Why doctors don’t use alternatives to opioids
April 16, 2018
As Congress deliberates how to respond to the surging opioid epidemic, a number of bills have been introduced to support the development and Food and Drug Administration approval of a non-opioid pain medication. But the problem in American medicine is not a lack of alternatives to opioids, but the minimal utilization of the many non-opioid treatments for pain that already exist.
More than 200 medications other than opioids have evidence of benefit in at least some pain conditions. These range from the familiar (ibuprofen) to the surprising (gabapentin, an anti-seizure medication, that is FDA-approved for certain types of nerve-related pain). Yet most physicians are not aware how many medications other than opioids have strong evidence of relieving pain.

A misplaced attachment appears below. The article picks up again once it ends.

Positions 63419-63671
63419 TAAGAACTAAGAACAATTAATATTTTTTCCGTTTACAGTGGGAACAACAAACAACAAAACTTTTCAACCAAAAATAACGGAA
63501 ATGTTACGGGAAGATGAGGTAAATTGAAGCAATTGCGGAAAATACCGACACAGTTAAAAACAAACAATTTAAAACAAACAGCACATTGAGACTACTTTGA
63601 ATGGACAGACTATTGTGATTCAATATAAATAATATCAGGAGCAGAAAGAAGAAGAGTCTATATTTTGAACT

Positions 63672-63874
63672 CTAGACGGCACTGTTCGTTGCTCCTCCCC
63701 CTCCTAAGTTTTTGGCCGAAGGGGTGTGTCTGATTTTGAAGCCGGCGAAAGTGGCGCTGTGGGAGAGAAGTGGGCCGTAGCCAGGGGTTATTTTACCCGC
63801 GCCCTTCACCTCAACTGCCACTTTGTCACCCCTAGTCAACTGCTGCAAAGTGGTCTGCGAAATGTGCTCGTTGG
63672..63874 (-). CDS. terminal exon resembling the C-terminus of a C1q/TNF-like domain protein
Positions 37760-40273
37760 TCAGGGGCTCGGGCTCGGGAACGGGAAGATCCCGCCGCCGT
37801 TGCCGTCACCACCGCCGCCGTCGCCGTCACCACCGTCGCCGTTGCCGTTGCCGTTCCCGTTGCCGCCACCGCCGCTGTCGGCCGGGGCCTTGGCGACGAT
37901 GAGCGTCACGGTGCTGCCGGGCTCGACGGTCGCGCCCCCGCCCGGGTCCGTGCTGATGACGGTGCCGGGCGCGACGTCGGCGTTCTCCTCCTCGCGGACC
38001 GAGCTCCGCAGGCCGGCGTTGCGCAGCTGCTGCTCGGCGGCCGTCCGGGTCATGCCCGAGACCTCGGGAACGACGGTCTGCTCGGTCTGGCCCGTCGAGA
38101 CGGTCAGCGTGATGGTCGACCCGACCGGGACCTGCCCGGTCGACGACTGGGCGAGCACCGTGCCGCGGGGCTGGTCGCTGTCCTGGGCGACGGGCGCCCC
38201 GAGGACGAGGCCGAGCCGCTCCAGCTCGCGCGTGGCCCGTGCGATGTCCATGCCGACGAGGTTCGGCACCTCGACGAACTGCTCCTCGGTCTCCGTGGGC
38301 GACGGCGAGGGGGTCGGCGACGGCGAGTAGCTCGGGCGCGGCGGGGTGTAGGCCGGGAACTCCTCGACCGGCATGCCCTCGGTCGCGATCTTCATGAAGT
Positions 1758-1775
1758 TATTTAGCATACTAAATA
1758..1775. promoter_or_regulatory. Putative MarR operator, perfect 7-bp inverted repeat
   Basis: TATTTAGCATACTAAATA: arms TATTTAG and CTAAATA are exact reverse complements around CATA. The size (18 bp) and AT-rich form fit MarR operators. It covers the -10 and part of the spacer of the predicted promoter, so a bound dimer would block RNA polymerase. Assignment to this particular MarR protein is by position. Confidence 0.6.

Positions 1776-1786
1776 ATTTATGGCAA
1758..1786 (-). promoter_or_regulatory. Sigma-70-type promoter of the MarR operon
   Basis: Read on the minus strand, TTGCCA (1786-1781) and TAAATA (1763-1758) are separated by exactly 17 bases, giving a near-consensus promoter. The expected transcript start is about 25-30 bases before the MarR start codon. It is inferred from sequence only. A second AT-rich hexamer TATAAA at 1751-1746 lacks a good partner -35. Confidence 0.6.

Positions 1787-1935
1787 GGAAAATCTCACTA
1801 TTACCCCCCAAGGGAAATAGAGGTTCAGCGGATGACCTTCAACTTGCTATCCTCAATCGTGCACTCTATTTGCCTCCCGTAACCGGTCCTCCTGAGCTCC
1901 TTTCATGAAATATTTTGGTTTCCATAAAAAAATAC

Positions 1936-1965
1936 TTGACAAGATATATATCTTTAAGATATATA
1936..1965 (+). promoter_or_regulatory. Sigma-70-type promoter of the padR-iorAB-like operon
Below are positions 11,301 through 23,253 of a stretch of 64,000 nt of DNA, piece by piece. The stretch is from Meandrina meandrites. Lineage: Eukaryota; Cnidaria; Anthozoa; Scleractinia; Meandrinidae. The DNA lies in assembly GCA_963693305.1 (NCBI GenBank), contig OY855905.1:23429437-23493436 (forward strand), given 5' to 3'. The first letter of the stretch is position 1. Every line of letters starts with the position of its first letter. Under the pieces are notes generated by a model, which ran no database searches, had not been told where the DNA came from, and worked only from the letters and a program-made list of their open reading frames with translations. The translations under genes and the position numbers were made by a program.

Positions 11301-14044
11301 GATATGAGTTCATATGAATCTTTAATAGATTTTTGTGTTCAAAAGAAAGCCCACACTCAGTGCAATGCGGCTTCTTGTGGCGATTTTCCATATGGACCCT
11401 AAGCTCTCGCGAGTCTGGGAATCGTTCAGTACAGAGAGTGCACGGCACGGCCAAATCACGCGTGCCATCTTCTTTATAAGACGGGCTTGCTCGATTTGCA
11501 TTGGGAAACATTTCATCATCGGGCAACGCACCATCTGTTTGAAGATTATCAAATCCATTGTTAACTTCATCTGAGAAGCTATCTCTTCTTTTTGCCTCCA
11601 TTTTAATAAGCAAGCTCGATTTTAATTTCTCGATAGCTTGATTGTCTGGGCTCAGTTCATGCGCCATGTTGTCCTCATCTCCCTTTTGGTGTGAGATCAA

Beyond medications, many psychological and behavioral interventions have a substantial ability to reduce pain and improve function. Yet treatments such as physical therapy, cognitive-behavioral psychotherapy and yoga are prescribed far less commonly than opioids.